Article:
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Keeping Sales Competencies at the Heart of Customer-Driven Selling
Blog / For Sales Pros / Feb 1, 2017 / Posted by Meghan Steiner / 7272

Keeping Sales Competencies at the Heart of Customer-Driven Selling


Align content and technology with organizational initiatives

Today’s digital world has dramatically and forever changed the selling environment. Business buyers now have answers, opinions, and research at their fingertips, thanks to advances in online and mobile technologies. As a result, salespeople are invited late to the sales opportunity, after major decisions have been made. Within sales organizations, the pace of business continues to accelerate; and while technology helps improve efficiencies, gains can be offset by greater demands for productivity.

The question then – for salespeople and their leaders – is this:

How can we not only keep up but stay ahead in this digitally based, information rich, and highly competitive sales landscape?

The answer has two elements: content and technology.

The Foundations of Customer Driven Selling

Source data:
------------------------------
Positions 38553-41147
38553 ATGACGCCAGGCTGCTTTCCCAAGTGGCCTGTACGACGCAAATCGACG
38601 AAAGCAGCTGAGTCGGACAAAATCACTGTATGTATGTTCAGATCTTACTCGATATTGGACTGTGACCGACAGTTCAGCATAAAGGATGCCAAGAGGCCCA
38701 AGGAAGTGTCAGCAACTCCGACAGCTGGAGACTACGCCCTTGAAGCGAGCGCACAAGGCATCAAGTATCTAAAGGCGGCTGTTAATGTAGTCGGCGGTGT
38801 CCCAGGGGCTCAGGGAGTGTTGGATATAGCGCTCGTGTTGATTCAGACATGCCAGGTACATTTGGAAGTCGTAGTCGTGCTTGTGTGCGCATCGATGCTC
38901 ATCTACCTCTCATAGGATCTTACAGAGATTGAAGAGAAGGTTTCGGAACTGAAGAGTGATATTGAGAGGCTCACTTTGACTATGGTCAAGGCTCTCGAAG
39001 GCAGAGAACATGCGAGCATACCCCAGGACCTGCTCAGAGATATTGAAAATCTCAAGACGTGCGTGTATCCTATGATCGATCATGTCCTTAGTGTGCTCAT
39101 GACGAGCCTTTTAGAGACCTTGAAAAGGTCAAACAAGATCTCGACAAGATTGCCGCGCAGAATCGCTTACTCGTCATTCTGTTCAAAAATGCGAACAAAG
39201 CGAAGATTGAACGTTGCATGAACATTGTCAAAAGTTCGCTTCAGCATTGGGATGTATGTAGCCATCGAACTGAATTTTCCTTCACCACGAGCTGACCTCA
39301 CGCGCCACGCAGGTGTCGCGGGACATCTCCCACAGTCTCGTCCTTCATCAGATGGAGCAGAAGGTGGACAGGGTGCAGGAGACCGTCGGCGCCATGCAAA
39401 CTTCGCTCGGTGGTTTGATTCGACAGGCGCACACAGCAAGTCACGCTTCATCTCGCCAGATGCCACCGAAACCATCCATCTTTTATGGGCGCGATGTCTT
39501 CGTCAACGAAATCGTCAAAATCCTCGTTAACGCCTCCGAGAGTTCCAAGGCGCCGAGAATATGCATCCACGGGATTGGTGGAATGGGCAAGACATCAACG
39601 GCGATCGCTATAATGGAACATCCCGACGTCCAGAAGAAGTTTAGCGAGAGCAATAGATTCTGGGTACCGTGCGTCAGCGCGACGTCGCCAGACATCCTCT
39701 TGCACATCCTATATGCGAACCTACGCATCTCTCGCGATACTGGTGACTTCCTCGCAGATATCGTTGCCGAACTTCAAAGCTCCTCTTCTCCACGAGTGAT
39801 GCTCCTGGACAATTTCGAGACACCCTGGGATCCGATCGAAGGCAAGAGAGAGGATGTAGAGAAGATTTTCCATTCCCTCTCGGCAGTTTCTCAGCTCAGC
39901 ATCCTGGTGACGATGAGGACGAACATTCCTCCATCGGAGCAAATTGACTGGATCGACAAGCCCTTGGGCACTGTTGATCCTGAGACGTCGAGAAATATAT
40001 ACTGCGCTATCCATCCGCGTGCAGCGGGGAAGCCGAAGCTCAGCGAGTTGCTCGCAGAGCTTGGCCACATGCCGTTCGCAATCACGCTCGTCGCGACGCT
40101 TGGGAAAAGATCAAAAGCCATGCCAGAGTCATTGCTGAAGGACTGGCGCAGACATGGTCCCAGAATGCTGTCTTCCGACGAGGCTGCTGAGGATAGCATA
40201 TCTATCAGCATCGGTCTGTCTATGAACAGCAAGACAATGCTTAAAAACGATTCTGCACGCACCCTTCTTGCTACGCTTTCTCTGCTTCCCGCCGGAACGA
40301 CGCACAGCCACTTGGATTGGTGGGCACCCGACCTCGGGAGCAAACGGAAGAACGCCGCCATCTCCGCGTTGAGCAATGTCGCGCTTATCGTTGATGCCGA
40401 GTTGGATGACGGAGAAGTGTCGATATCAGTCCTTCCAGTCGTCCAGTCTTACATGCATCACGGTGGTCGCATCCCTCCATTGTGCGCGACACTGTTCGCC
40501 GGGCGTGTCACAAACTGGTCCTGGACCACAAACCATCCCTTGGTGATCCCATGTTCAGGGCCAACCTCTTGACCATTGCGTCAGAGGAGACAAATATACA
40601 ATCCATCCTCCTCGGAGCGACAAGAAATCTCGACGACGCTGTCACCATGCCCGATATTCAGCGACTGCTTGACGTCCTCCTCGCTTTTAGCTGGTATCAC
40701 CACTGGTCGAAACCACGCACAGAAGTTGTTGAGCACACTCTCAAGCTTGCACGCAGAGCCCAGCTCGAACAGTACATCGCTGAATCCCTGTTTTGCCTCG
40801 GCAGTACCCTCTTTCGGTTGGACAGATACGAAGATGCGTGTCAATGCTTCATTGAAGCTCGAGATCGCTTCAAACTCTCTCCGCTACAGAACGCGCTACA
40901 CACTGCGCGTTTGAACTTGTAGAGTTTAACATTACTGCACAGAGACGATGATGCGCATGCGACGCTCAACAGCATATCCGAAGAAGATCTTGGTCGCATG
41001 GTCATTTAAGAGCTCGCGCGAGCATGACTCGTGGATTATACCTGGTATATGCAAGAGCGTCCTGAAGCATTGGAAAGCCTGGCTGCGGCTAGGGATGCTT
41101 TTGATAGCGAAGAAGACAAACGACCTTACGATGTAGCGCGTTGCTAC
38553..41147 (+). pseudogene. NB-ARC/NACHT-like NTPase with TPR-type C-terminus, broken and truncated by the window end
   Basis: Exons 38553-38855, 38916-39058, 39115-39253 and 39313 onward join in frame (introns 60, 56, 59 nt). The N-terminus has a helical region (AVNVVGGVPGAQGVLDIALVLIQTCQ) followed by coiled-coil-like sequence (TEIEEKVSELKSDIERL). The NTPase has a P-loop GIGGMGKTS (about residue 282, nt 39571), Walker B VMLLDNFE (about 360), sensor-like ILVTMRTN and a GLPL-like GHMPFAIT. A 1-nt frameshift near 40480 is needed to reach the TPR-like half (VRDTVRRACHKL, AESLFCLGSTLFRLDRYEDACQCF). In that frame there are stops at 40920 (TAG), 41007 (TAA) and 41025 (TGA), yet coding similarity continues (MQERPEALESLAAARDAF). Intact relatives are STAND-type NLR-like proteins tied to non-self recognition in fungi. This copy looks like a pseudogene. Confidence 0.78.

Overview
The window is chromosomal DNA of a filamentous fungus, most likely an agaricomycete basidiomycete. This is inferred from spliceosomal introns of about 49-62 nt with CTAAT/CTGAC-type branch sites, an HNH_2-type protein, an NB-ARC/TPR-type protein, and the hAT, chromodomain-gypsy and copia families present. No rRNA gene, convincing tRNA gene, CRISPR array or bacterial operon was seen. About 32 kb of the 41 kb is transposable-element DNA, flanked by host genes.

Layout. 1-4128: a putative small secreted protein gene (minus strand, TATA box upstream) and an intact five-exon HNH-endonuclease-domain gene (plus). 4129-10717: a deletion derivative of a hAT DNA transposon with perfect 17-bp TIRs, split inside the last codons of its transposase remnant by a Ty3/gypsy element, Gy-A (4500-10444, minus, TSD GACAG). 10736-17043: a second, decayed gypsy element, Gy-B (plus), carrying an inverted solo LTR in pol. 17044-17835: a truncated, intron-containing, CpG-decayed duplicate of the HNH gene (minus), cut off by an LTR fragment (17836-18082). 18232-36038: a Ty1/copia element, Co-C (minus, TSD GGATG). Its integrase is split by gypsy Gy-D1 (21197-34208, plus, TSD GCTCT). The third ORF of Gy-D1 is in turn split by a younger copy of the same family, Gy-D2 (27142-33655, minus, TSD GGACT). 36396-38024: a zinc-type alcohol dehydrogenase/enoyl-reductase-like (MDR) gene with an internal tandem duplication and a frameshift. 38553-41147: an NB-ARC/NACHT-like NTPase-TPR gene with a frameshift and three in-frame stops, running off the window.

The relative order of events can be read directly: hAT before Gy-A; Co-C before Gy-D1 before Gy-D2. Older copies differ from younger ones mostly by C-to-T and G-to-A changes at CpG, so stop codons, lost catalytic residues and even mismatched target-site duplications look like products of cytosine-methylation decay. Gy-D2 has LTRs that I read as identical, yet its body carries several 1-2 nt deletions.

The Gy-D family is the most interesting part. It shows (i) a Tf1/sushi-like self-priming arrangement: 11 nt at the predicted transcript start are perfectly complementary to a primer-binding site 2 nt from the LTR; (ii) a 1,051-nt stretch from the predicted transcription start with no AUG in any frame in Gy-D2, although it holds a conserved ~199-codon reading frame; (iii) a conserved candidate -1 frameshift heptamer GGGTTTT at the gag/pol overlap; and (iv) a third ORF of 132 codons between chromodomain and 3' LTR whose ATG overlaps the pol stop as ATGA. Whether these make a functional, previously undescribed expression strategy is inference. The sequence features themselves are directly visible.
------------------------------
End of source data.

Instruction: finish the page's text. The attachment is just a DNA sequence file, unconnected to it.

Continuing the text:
The content component is rooted in foundational sales skills that are as relevant today as in decades past. To be successful, salespeople must be able to understand the customer’s needs, priorities, and perspective, moving efficiently through the sales process to close profitable business. The competencies necessary to conduct a consultative sales dialogue are what we at Richardson call the Six Critical Skills: presence, relating, questioning, listening, positioning, and checking.

The technology component continues to evolve, encompassing platforms, dashboards, systems, and devices. In the 1990s, customer relationship management (CRM) systems were touted as the way to gain clear visibility into the sales process and retrieve actionable data, but it was more promise than reality. Today, CRMs easily transform data into intelligence, allowing sales organization to quickly understand what is happening at all points along the sales process.

Bringing content and technology together in an optimal way allows Learning and Development (L&D) to align competency training and reinforcement with organizational initiatives to improve performance. Sounds simple enough, but is this happening? Are organizations truly helping their salespeople succeed? Are they aligning sales competency strategies in L&D for a 21st-century selling environment?

Aligning sales competencies in L&D

Training Industry Inc. and Richardson conducted a study in the fourth quarter of 2016, with 228 companies participating from a range of industries. Responses to the confidential survey touched on the relative importance of various sales competencies, effectiveness at developing these competencies, and commonly experienced challenges to successful alignment between L&D and the learning needs of salespeople.